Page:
“We look at both Upper Colorado and Poudre (basins), and from both we figured we’ll have somewhere around 400,000 acre feet of runoff this year, and it’s run off roughly 150,000 acre feet so far.”

Arkansas Valley Conduit: Most communities have signed on the bottom line for the project environmental impact study

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From The Pueblo Chieftain (Chris Woodka):

Nearly all potential water users in the Arkansas Valley Conduit project have signed memorandums of understanding to participate in the Environmental Impact Study for the project…

Two of the communities, Valley Water and Lamar, have yet to sign agreements, but are expected to do so at future meetings, said Phil Reynolds, project manager. The agreements define how local matching costs of the EIS will be shared, based on projected use of the conduit…

The EIS also includes an excess-capacity master contract that would allow long-term temporary storage in Lake Pueblo for some of the conduit participants and 12 other water providers in the Arkansas River basin. All of the excess-capacity MOUs have been signed.

More Arkansas Valley Conduit coverage here and here.

Arkansas Valley Super Ditch: The IBCC and CWCB are watching closely to see if alternative ag transfers can be a model for the South Platte Basin as well

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From The Pueblo Chieftain (Chris Woodka):

John Stulp, Gov. John Hickenlooper’s water adviser, said a proposed trial lease by the Super Ditch to El Paso County water users next year is a better way to test the proposal than state legislation proposed this year. “HB1068 was shot down in short order, and for good reason because it wasn’t well vetted,” Stulp said. “The sponsors have thought of a way to do it without going to the Legislature.”

“The rest of the state is looking to this part of the state to see how the lease-fallowing program works,” Stulp said. Stulp, along with Colorado Water Conservation Board Executive Director Jennifer Gimbel, addressed the Southeastern Colorado Water Conservancy District board at its monthly meeting Thursday…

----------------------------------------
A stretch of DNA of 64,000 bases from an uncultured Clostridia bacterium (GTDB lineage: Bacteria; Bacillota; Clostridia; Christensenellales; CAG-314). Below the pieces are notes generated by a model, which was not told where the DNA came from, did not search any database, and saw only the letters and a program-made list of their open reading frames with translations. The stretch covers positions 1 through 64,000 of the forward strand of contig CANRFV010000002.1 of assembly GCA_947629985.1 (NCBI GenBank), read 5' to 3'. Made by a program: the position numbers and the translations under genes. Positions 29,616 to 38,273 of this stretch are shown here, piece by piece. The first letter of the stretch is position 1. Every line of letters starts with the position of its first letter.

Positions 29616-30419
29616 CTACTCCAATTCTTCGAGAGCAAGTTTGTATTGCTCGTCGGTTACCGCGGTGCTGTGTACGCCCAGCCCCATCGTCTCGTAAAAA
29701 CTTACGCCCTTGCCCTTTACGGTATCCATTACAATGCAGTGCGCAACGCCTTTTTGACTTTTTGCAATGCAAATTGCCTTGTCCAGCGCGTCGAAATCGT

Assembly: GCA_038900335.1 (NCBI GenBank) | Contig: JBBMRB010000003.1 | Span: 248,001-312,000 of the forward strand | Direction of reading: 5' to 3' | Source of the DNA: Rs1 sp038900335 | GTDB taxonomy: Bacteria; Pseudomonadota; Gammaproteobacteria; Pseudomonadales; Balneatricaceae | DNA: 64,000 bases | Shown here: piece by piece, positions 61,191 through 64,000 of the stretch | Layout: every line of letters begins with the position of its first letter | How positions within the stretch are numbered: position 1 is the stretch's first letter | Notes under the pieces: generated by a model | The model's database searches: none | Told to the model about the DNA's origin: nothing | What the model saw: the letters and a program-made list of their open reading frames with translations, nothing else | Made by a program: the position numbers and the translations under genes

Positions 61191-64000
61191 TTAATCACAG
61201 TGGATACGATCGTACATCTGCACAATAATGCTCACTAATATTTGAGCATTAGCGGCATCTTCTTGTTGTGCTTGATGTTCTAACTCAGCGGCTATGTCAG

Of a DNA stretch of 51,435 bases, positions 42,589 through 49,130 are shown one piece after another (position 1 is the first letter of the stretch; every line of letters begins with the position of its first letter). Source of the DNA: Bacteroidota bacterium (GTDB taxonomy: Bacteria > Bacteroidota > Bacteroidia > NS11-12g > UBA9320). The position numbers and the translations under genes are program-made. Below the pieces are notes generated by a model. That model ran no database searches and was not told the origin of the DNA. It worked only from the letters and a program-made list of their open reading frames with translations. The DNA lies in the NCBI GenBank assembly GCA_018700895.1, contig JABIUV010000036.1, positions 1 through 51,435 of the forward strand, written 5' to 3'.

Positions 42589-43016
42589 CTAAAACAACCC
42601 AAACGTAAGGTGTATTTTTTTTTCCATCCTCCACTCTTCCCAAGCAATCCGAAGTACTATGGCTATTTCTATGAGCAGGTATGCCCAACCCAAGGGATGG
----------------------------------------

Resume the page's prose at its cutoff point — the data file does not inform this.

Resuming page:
He praised the Arkansas Basin Roundtable, one of nine set up in 2005 when the IBCC was formed, for showing leadership at the state level. Among its accomplishments was the formation of a Flaming Gorge pipeline task force in conjunction with the Metro Roundtable. The task force will meet June 29 to decide how the state should proceed on two proposals to build a Flaming Gorge pipeline. The pipeline is the brainchild of Fort Collins entrepreneur Aaron Million. A Colorado-Wyoming Coalition, led by Parker Water and the South Metro Water Supply Authority is doing its own study about whether to pursue a Flaming Gorge pipeline. “We’ll look at the pros and the cons, but it’s an appropriate time to get that started,” Stulp said.

More Arkansas Valley Super Ditch coverage here.

Pueblo: The board of water works releases 2011 testing data

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From The Pueblo Chieftain (Chris Woodka):

“The report that was mailed to customers shows only the tests where we found something in the water,” said Don Colalancia, manager for water quality and treatment. “We do thousands of tests throughout the year.”[…]

Testing found traces of barium, fluoride, nitrates, nitrites and selenium in the water, at levels well below the federal standards. Turbidity, trihalomethanes, haloacetic acids, sodium and microscopic particles also were measured, and again to be well below acceptable levels…

The report also lists sources of water. Pueblo gets all of its water supply from Lake Pueblo, which is fed by the Arkansas River and its tributaries to the west.

More water treatment coverage here.